The findings were, as it turns out, too miraculous. Green has retracted the study, and asked the journal Science to do the same. LaCour, it turned out, faked the data

LaCour was set to become an assistant professor at Princeton this July. Any reference to that job has been removed from his homepage. But the page still features a long list of media outlets that have covered his research. Just about every place you can think of covered the same-sex marriage study: This American Life, the New York Times, the Wall Street Journal, the Washington Post, the Los Angeles Times, Science Friday,Bloomberg Politics, Huffington Post, and, of course, me at Vox. We all got it wrong.

Personally, I believed the study was sound because it came from sources I trust. Ironically, Broockman — who’ll start as an assistant professor at the Stanford Graduate School of Business this fall — was the one who first alerted me to the study he’d wind up exposing as a fraud. David’s an old friend and often passes along papers he thinks I ought to cover. Here’s what he said on LaCour and Green: “Deep. Compelling. Awesome … The most important paper of the year. No doubt.”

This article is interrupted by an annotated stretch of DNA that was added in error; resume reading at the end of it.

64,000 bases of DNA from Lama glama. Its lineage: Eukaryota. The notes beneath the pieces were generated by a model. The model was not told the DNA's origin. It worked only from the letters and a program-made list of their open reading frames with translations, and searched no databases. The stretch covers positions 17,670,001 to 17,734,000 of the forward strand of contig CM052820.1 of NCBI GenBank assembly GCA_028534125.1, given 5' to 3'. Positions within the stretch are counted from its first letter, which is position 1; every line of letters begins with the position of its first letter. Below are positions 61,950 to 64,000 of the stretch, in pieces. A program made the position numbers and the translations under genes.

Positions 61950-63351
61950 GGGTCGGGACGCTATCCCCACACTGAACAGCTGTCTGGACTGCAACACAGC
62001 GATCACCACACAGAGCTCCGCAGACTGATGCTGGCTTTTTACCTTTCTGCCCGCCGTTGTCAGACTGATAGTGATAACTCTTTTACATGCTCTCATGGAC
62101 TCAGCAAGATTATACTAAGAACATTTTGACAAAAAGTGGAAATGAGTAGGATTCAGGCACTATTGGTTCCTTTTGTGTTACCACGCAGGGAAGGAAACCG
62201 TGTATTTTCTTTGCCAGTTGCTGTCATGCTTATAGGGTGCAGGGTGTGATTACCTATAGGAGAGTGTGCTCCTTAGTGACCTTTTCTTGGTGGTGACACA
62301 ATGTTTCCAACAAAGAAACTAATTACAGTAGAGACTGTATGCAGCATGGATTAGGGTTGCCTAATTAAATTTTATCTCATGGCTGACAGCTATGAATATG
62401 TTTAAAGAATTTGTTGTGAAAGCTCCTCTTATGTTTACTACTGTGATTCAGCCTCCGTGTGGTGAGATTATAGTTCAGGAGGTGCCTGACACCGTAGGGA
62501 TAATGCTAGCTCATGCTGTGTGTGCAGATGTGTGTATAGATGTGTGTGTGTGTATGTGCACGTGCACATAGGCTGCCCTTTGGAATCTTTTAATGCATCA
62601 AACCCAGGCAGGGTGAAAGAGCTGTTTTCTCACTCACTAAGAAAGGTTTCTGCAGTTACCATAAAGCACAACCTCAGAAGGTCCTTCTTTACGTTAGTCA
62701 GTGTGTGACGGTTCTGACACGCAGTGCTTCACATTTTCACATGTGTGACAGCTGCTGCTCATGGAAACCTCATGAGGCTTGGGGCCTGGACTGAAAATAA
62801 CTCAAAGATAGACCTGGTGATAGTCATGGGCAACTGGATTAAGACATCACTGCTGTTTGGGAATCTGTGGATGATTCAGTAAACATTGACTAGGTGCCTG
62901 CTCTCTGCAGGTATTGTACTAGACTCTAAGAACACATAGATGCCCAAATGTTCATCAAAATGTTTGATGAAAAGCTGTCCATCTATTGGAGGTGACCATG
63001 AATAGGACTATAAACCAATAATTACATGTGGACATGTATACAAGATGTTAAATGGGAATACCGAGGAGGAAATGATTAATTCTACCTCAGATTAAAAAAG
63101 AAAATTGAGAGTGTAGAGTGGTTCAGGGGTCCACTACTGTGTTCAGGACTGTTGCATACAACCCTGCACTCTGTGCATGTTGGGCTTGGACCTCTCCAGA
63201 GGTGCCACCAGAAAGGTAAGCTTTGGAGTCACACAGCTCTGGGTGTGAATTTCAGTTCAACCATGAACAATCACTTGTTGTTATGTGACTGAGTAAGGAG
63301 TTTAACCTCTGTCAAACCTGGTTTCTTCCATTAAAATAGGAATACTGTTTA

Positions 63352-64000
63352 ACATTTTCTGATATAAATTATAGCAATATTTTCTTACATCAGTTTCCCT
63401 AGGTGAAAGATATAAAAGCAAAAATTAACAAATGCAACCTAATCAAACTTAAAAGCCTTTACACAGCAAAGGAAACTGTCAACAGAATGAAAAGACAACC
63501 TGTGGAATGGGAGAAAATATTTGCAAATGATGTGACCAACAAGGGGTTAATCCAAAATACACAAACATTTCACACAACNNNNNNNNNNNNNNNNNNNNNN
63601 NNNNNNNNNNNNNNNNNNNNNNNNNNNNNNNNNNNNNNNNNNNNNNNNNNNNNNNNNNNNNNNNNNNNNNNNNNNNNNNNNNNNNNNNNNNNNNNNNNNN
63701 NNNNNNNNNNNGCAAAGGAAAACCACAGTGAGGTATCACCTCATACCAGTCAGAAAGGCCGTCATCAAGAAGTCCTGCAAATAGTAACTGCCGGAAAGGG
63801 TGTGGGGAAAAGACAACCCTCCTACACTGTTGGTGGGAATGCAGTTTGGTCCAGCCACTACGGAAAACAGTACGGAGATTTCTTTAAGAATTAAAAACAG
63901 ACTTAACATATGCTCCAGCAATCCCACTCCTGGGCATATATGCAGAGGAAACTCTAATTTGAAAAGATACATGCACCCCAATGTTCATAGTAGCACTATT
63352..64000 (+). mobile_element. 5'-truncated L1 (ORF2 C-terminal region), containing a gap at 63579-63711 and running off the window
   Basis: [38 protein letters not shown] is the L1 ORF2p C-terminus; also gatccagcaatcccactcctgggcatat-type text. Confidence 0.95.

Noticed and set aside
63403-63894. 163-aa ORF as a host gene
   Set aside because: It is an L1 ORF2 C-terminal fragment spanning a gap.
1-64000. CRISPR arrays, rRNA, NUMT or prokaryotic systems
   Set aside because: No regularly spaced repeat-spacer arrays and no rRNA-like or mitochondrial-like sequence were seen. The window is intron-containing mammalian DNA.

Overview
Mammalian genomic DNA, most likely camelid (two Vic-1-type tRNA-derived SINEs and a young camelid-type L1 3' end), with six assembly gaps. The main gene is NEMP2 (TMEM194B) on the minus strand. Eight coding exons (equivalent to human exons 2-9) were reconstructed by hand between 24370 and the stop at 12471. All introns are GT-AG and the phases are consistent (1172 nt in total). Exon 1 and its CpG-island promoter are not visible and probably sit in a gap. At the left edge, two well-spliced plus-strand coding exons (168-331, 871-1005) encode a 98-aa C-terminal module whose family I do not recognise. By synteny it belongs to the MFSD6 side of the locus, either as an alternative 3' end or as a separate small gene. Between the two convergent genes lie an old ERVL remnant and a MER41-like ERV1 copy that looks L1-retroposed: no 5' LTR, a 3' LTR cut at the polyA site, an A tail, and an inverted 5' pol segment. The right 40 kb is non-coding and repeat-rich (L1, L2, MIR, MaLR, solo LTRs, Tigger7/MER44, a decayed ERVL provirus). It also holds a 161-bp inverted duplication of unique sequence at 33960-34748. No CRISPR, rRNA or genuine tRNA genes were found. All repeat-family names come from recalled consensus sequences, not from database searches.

The whole article explains how the data was faked and how the fakery was uncovered.  Likewise, I would not question anything written by Don Green that’s been through peer review.  But not many of stop to consider that data is being faked.  Certainly shows the importance of replication.  And probably the importance of replication before we all go trumpeting some world-changing result.

On Life and Death